How The Louisiana Usufruct Works When Married Person Dies Without A Last Will

I was working with a couple a few days ago. They had never put any legal affairs in order and they admitted that they were very naive about the Louisiana estate planning process. 

They wanted to know how things would work for their family if one of them died with no estate legal program in place. So I went through the rules with them.

I told them that, in Louisiana, when a married person with children with absolutely no legal planning in place, then the surviving spouse would continue owning his or her share of the community property, and that after the Succession was complete, the surviving spouse would own the "usufruct" of the deceased spouse's half of the community property until the earlier to occur of the surviving spouse's death or remarriage.

They then asked, "What happens under those circumstances if one of us dies and the survivor of us wants to sell the home. Does the surviving spouse have to "settle up and pay" the children at that time?"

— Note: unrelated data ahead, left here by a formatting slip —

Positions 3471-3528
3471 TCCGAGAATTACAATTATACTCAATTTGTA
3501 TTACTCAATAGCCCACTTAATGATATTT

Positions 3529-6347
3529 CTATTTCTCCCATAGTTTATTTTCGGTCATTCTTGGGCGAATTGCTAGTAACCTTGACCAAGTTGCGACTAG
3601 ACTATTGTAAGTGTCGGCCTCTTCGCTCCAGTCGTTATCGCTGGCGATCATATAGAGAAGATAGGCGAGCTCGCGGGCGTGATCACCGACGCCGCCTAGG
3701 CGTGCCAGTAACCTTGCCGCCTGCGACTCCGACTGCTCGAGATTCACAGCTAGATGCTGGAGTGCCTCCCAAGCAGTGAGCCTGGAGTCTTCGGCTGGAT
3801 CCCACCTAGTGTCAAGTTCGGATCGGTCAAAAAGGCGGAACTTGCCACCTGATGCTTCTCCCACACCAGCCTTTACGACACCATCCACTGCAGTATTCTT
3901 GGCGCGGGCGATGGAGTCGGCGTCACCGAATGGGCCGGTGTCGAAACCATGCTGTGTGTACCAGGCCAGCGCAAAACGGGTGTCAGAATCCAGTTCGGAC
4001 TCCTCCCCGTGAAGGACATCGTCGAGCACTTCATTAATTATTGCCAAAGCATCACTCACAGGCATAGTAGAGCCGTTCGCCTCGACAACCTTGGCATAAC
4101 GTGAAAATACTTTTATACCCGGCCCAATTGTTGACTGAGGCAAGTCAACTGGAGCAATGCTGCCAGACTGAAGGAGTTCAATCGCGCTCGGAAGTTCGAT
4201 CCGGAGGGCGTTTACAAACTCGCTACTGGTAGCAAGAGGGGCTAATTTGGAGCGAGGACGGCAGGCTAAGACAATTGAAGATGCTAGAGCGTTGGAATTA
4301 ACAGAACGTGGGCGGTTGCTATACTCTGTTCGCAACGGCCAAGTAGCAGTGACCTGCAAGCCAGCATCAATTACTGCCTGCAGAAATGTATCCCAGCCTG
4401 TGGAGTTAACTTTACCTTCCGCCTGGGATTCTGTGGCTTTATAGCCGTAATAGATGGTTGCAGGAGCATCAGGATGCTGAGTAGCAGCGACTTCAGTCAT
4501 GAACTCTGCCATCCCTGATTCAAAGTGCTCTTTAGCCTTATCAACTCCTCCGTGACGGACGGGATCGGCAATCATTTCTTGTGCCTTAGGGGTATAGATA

I told them that under the Louisiana intestate rules, if the surviving spouse wants to sell the home, the surviving spouse will have to get the written permission from the children (also known as "naked owners") in order for the house to sell. But the surviving spouse would not have to "settle up" with the kids at that time.

I explained, for example, that if the surviving spouse sells the home for $300,000, then the surviving spouse, upon the surviving spouse's death or remarriage, would have to pay the deceased spouse's children $150,000, or, half of the proceeds of the sale of the house.

I said, "Remember, these are the rules that apply when you have no legal planning in place. You have the power to change all of this by working with me to put a legal program in place."

So if you want to have a program in place to protect your family and have things go the way you want them to, give us a call at 866-491-3884 to start the conversation.